After Tommy's suicide attempt, he is left blind. Tommy's physical blindness is ironic because it contrasts with his ability to see people and situations clearly. Even before his suicide attempt, Tommy was often critical of his parents because he could see their weaknesses and anxiety. He was also able to see Anna's struggle with writer's block and being honest with herself long before anyone else could. After he tries to commit suicide, Tommy becomes very close to Marion. Marion has not been taken seriously by the other characters, but Tommy sees the potential to raise her political consciousness. Tommy's blindness thus ironically contrasts with a reader's expectations: despite being physically unable to see, he is one of the few truly self-aware characters.
Free Women (Situational Irony)
At the start of the novel, Anna and Molly both position themselves as Free Women and seem to take pride in their status as unmarried single mothers who lead independent lives. The idea of being Free Women is revealed to be ironic because, in contrast to a reader's expectations, Anna's romantic and sexual relationships have a significant impact on her life and even on her career. Anna is not truly free because she cannot seem to stay away from men for any length of time, even when she knows a relationship is unlikely to benefit her. The end of her relationship with Michael devastates her and is a subject she becomes obsessed with. Anna's ability to reclaim her voice and start writing her second novel is also focalized through her experience with a man, with Saul Green being the one to give her the first line to her second novel. All of these episodes suggest that Anna's identity and happiness are deeply intertwined with her relationships to men—she is not at all free or independent.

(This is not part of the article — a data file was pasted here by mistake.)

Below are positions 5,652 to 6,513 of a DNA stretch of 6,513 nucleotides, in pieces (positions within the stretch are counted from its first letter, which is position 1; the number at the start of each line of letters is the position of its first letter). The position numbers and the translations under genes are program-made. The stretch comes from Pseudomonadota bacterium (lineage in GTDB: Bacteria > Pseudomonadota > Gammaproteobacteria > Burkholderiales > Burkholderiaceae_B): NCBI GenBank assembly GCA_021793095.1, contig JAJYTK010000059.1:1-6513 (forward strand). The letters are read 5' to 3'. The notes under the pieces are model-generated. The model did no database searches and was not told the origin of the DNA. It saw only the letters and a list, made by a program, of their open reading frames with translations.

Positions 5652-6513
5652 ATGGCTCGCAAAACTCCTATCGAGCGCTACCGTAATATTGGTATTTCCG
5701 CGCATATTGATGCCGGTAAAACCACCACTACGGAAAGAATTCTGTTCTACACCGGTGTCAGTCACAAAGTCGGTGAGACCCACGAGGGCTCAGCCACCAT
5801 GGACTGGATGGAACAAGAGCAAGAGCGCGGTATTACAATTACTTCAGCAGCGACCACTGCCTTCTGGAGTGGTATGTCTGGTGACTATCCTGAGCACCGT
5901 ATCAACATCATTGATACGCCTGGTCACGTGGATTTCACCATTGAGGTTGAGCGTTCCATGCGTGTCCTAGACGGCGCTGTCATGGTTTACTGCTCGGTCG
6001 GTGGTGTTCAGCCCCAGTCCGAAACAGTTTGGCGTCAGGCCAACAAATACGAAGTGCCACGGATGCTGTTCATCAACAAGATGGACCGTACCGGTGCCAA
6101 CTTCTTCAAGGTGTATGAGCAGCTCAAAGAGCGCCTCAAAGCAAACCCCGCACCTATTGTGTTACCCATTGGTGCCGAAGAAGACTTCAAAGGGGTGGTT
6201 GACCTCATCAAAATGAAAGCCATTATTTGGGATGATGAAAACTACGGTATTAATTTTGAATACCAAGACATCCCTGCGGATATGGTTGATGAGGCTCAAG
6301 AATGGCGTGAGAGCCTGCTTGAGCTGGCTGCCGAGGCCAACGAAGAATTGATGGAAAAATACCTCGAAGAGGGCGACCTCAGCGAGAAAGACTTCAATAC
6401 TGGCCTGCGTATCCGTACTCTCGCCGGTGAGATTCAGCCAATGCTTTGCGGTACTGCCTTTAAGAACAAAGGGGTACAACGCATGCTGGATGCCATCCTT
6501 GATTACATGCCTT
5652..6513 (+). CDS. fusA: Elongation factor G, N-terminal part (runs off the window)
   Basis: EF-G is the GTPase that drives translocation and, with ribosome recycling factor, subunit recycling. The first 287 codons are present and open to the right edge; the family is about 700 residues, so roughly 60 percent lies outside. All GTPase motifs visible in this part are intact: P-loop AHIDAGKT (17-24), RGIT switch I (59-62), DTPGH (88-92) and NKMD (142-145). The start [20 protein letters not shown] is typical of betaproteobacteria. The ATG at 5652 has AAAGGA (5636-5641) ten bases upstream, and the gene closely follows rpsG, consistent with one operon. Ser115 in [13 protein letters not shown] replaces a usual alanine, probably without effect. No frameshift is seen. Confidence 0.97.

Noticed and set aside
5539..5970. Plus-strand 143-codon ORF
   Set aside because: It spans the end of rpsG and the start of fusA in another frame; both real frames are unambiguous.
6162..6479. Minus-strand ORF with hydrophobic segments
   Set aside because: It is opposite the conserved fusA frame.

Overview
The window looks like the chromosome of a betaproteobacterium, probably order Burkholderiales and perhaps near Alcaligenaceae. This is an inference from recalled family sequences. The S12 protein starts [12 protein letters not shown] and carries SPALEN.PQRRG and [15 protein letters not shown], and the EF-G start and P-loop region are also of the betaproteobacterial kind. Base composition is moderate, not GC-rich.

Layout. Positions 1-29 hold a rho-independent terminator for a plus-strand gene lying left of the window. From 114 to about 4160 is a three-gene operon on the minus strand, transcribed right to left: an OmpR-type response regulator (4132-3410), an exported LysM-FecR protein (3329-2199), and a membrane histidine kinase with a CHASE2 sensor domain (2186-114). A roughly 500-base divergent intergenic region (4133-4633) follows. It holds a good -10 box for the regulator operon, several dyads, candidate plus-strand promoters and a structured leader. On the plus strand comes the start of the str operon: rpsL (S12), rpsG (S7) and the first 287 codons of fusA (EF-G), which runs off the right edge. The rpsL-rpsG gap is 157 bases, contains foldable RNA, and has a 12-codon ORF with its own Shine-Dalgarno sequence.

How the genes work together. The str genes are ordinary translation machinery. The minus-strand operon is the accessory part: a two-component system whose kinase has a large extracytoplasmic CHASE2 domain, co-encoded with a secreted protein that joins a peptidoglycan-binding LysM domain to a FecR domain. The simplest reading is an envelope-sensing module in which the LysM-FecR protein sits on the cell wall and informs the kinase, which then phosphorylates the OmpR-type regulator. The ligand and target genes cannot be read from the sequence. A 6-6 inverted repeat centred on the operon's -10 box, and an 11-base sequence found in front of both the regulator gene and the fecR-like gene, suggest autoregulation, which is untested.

Anna Becoming a Marriage Counselor (Situational Irony)
At the end of the novel, Anna decides to seek gainful employment as a kind of marriage counselor. This choice is ironic because, having seen Anna struggle to maintain a happy relationship herself, readers would not expect to see her in a role where she is giving advice to others. The choice of career path is also ironic because Anna has repeatedly had affairs with married men throughout the novel, suggesting that she does not take the idea of marriage seriously. The irony of this outcome is explicitly acknowledged when Anna quickly explains that she is good at other people's marriages, acknowledging that she has not been good at her own relationship. Evidently, she can recognize the ironic divergence between expectations and reality.
Paul's Death (Dramatic Irony)
In the black notebook, Anna writes about Paul Blackenhurst, a young RAF pilot who is training in Africa. Paul is killed in an accident on the day he is supposed to ship out for active duty. His death is ironic because, of all the pilots training, Paul had always been the least afraid and the most confident. He was not fearful of being killed, and yet he ends up being the one to die, while the others, who were far more anxious, end up surviving the war.
The Golden Notebook Questions and Answers
The Question and Answer section for The Golden Notebook is a great
resource to ask questions, find answers, and discuss the novel.